Work [8] analyzes the causes of the development of selfexcited oscillations in the process of deep boring when machining parts of aircraft engines, based on a 2D mathematical model and experimental data. Using numerical computations, it is found that changes in the cutting thickness resulting from the regenerative effect of “trail” machining produce the strongest effect on vibration intensity. Computational and experimental relations between vibration amplitude and cutting depth and feeding value are given. Work [9] presents experimental results on bending vibrations of a boring bar in idle running and cutting, which made it possible to establish relations between the vibration amplitude and damping value, stiffness, mass, cutting velocity and eigenfrequency of the boring bar. In [1011], the results of choosing the cutting tool geometry and the cutting process for effective deep boring are presented. Works [1213] analyze the cutting process on the macro and microscale levels in the process of deepwell boring. The experimental boring procedure is developed to study the effect of cutting and feeding velocity on the cutting process (as exemplified by machining the 18MND5 steel). Here, it is also found that cutting velocity affects vibrostability less than feeding velocity. In [1416], the possibility of suppressing selfexciting vibrations in the drilling process, using parametric excitation and a specialized tool, is discussed. A twomass system is considered, of which the main mass is excited by a selfexciting force (cutting force). The second mass, acting as a dynamic absorber, is attached to the main mass and, by varying the stiffness between the main mass and the absorber mass, represents parametric excitation. The experiments show that that vibration can be substantially suppressed with the parametric excitation effect. However, the interconnection and the effect of torsional, lateral and longitudinal vibrations on vibrostability in deep boring still remain insufficiently studied. To this end, the work presents equivalent mechanical models of a boring bar in a distributed and a discrete idealizations; a mathematical model is constructed in the discrete idealization, which describes the interrelation of torsional and lateral vibrations of the boring bar, representing a set of differential equations with lagging, describing the cutting process dynamics.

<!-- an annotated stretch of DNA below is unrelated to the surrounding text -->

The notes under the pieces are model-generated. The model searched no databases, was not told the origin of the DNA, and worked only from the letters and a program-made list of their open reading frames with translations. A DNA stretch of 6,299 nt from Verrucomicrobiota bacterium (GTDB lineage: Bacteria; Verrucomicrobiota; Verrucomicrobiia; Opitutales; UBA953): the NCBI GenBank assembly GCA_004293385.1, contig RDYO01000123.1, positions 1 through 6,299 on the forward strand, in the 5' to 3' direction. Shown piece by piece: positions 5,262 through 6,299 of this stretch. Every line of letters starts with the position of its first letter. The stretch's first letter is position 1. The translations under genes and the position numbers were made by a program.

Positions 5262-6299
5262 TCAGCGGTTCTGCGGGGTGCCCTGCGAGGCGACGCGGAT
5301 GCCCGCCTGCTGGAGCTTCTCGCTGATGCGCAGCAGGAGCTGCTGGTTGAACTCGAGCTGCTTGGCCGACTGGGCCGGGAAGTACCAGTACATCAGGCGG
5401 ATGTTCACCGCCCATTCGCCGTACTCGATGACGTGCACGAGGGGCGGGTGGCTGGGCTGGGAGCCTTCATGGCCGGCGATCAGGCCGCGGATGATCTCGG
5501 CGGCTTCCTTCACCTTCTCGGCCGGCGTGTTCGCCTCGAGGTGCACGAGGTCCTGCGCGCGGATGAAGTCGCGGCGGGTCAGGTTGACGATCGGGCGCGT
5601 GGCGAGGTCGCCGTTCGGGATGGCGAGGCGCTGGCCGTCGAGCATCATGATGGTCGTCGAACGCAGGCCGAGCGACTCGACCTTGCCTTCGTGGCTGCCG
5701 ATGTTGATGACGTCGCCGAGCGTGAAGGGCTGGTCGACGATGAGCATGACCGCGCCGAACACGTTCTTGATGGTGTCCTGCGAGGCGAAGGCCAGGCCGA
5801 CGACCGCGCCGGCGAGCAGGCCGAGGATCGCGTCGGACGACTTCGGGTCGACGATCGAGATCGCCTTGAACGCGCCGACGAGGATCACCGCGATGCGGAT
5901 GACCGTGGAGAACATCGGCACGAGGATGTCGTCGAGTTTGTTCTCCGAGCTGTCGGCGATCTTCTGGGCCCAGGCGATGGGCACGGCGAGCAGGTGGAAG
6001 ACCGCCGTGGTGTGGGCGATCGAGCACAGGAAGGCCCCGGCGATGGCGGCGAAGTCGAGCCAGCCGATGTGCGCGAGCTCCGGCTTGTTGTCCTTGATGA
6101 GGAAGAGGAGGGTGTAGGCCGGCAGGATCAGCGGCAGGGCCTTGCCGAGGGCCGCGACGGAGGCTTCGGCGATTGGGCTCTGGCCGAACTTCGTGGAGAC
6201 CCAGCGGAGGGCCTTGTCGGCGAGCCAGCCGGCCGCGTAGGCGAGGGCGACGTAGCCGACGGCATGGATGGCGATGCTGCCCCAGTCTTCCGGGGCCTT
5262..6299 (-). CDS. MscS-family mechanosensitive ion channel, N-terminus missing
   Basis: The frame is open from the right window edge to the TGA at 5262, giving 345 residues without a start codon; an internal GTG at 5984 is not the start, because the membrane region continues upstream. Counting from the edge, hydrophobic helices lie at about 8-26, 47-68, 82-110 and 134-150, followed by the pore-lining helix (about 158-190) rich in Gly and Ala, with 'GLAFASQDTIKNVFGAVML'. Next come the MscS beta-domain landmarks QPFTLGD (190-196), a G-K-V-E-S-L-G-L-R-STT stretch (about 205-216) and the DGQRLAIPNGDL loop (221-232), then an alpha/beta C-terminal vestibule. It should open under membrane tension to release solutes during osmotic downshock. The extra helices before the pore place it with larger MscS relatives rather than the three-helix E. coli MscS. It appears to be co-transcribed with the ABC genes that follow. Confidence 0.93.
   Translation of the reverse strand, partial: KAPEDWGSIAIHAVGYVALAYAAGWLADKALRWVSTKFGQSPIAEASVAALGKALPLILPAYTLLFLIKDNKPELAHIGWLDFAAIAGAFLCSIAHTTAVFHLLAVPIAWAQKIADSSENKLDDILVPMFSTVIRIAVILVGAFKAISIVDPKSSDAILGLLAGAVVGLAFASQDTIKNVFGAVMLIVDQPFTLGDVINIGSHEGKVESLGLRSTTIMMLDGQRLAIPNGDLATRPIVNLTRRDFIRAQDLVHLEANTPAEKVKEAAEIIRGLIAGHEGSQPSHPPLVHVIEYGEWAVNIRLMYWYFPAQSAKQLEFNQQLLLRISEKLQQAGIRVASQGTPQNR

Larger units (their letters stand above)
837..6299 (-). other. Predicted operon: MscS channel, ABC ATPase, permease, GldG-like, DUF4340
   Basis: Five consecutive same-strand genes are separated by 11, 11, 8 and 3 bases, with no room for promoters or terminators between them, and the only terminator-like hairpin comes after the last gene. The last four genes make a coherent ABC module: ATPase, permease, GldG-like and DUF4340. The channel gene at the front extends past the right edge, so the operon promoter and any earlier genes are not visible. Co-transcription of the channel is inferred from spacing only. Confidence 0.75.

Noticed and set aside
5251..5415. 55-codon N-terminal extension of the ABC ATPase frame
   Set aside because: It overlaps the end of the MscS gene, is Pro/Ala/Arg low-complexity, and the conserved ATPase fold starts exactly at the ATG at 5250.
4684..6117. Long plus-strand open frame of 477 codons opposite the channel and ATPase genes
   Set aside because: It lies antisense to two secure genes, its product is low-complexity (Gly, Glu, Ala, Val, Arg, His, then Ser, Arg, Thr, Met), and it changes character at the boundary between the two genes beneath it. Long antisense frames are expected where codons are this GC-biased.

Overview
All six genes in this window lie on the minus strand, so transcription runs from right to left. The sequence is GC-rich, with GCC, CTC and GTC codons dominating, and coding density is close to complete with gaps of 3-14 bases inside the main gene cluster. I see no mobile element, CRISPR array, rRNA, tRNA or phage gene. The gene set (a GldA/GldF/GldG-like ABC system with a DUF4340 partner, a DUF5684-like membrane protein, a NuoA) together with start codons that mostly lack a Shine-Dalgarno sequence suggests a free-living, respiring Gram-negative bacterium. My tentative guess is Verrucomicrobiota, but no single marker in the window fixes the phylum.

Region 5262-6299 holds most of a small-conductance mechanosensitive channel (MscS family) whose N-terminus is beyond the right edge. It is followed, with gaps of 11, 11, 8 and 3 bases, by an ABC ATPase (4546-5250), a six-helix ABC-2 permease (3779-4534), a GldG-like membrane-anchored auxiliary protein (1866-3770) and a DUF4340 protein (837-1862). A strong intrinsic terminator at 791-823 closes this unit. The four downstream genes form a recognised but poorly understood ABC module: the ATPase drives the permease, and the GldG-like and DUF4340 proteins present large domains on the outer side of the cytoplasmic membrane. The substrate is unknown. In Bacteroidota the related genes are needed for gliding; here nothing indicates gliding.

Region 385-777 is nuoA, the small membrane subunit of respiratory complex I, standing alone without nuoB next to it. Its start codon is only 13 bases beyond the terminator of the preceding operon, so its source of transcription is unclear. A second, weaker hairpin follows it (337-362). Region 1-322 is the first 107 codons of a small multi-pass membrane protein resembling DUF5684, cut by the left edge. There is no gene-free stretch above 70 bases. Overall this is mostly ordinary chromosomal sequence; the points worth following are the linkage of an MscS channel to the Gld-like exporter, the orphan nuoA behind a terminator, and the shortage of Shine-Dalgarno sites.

The results of the studies made it possible to discern regions of stability in the parameter space of the model and to obtain relations between maximal cutting depth and the lag value, geometrical and technological parameters (damping and stiffness coefficients, cutting and feeding velocity etc.) of the analyzed boring bar model. The results are shown to be in good agreement with the experimental data.
2. Description of the physical model
An equivalent mechanical model of a lathe designed for deep boring is exemplified in Fig. 1, where: (1) is shank of the boring bar with boring head (2), (3) is machined part, (4) is support, (5) is spindle head, (6) are slideways and (7) is bed frame.
Boring head (2) consists of a steel body housing cutters and feather keys, which enter the orifice being bored preloaded. Drilling and boring is done using single and multiblade tools. The part is secured in the chuck, which rotates together with the spindle at n rpm, while the boring bar is secured to the support, which provides feeding at S mm/rev. An internal channel in the system is designed for supplying cutting fluid or for the exit of cutting chip, depending on the machining scheme. It is known [1] that the dominating vibrational element in the dynamic system is the boring bar shank. Besides, the body of the boring head experiences and translates onto the boring bar rather high loads resulting from cutting and friction along the slideways.
Fig. 1. Equivalent mechanical model of a lathe
In deep boring, complex dynamic phenomena arise, which are connected with the metal cutting process and friction of the guiding elements against the surface of the machined part. The accompanying forces and moments depend on the angular rotation velocity of the part, technological parameters of cutting, tool geometry, cutting fluid, etc. Studying the dynamic of the boring bar, accounting for the interrelation of vibrations, poses certain difficulties, thus, the main currently available results on the study of vibration are presented separately for each of the three types of vibration (torsional, lateral and longitudinal).
There are a number of factors causing lateral selfvibrations: firstly, cutting velocity is normally in the range corresponding to the falling part of the cutting force/cutting velocity curve; secondly, variation of the cutting thickness, leading to variation of cutting force, which vary with a time lag relative to the variation of cutting thickness, thus exciting and enhancing selfoscillations. Torsional selfoscillations can be caused by the same factors as lateral ones.
To study the interrelated torsional and lateral vibrations, let us choose from the equivalent mechanical model of a lathe (Fig. 1) the most vibrational element the boring bar, with its equivalent mechanical model presented in Fig. 2.
Fig. 2. Equivalent mechanical model of a boring bar in a distributed idealization